So there we were, my husband David and I, retired in Hendersonville, North Carolina. Nestled in the foothills of the Smoky Mountains, we had a lovely home in a great development and spent our time remodeling, doing volunteer work, and getting on with our lives.
But as the years went by (five of them to be exact), we started asking ourselves, “Is this how we want to spend all or part of our retirement? Shouldn’t we have some adventure in our lives?”
We had vacationed in the Caribbean and daydreamed of living in a tropical setting. The sound of rustling palm trees, being close to the water, and having a laid-back, simple lifestyle really appealed to us. Mainland Belize had been on our “bucket list” for a place to visit for a while. Not an island, but tropical nonetheless. And English is the official language.
We are not the kind of couple who likes touristy kinds of areas, crazy nightlife, or big hotels. For our Belize trip, we decided on the Corozal district, located in the northern part of the country.
Corozal, located right on a large bay, was exactly what we were looking for. It’s a Caribbean hideaway still undiscovered by most tourists—there are no cruise ships, no duty-free shops, and no big box stores or chains of any kind to be found here. Instead you’ll find a great place to relax.
On our trip, we fell in love with the area—so much so that we bought a house within four days of our arrival, in the small village of Ranchito. And while it may not be a recommended course of action or right for everyone, it worked for us. Within two months, we had sold our U.S. home and moved.
Not surprisingly, there were a few adjustments that we had to make. For instance, the heat and humidity are good teachers for making you slow down. We learned quickly that all the heavy lifting chores are done first thing in the morning. There are no home improvement centers in town; one needs to be creative in home remodeling efforts. The parts may not be available, so having a variety of back-up plans are the way to go.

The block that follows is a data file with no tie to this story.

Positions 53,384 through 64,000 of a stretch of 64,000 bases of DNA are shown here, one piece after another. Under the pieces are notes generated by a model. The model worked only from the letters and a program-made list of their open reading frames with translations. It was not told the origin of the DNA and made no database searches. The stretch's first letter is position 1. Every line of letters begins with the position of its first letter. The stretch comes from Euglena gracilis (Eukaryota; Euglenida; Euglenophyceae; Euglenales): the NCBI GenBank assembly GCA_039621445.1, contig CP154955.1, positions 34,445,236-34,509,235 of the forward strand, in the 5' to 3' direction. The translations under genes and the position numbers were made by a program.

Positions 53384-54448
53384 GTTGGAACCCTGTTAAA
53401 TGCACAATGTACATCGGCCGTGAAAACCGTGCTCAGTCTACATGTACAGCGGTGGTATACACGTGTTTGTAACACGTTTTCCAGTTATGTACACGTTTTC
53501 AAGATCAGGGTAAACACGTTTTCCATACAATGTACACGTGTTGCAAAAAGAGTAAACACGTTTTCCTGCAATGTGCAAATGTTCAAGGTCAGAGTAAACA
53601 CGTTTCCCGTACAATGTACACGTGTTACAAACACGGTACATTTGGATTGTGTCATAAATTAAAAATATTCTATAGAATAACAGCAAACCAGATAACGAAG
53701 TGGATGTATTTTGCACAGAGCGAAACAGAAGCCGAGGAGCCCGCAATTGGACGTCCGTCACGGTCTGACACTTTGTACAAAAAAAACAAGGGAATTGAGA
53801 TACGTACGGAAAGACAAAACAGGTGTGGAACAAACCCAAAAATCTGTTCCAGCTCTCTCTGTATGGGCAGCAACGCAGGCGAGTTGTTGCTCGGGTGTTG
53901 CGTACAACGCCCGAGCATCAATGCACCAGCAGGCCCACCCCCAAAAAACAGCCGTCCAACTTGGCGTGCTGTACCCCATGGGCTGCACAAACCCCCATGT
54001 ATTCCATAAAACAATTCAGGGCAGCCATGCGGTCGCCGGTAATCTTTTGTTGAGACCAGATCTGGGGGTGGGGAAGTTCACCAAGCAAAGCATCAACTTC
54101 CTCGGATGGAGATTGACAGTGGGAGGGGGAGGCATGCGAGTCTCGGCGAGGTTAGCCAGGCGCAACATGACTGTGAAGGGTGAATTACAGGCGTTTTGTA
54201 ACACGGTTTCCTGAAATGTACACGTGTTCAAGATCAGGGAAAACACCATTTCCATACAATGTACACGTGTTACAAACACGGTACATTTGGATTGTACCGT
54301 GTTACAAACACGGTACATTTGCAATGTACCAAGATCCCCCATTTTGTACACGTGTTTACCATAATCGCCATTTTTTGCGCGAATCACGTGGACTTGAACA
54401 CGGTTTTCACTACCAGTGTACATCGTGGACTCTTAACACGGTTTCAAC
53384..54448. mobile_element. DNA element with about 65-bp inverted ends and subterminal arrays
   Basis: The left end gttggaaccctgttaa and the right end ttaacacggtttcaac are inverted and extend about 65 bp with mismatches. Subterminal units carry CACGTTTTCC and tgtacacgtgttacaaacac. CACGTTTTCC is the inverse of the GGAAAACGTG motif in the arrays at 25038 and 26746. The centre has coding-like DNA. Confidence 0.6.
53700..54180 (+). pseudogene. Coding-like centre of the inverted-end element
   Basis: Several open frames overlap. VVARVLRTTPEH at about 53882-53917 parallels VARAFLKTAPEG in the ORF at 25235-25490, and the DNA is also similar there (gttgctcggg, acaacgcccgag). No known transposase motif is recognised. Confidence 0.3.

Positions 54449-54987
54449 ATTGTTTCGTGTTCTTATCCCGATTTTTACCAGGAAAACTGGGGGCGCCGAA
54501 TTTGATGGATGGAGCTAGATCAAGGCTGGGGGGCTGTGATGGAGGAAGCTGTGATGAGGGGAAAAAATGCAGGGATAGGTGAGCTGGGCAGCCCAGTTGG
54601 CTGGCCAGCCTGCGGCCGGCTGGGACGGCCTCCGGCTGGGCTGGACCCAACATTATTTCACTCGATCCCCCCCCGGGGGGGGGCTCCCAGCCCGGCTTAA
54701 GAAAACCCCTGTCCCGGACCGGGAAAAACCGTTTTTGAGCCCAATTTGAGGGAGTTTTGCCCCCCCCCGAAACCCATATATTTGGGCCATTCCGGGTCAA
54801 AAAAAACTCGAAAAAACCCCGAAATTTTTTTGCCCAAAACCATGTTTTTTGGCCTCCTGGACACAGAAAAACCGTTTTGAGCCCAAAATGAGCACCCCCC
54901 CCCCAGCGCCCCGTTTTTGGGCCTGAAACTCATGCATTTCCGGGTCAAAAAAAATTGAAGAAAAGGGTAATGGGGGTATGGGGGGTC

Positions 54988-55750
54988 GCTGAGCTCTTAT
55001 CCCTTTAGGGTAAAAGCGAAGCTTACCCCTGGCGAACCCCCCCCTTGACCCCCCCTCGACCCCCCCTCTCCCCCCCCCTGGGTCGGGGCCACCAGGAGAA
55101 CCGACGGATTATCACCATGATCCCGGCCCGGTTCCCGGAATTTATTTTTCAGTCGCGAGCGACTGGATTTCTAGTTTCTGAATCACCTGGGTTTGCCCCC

And instead of one-stop-shopping for groceries, we often visit the open-air market stalls for fruits and veggies, and swing by various grocery stores to score whatever might be on our shopping list.
If you must have frozen meals and name brand or gourmet products, they’ll cost more and you’ll have to either make a trip to neighboring district of Orange Walk or go over the border to Mexico to get them. (Crossing the border to Mexico cost $37.50 for non-residents.)
But you can eat pretty cheaply here, especially if you buy in-season produce and buy local brands in the grocery stores.
We spend somewhere around $200 per month for groceries. Our average electric bill is about $50 per month and our water bill averages $20 per month.
Property taxes vary depending on what part of the district you reside in, but here in Ranchito, it’s pretty inexpensive (less than $20 per year for about a 3/4-acre lot). Living literally a one-minute drive from Corozal Town means we pay less in property tax, too—saving us up to hundreds of dollars per year.
From house remodeling and cooking with different ingredients to learning and adapting to a different culture, our life in the last year has been just the adventure we were looking for.
And through it all, the one thing we can count on is the friendliness of the locals and the camaraderie of an eclectic expat community. Almost to a person, we have found folks ready to lend advice, share tools and equipment, and point us in the right direction to find things we need.
We are truly enjoying our new lifestyle. While one should never forget that this is a developing country, it’s a very economical place to be, the sun shines most of the time, sea breezes cool and bring amazing aromas our way, and the people are truly excellent neighbors.
Day-to-day life in Corozal is simpler. You won’t find some of the amenities you might get elsewhere in Belize, but if you’re looking for a more relaxed lifestyle, this place could be it…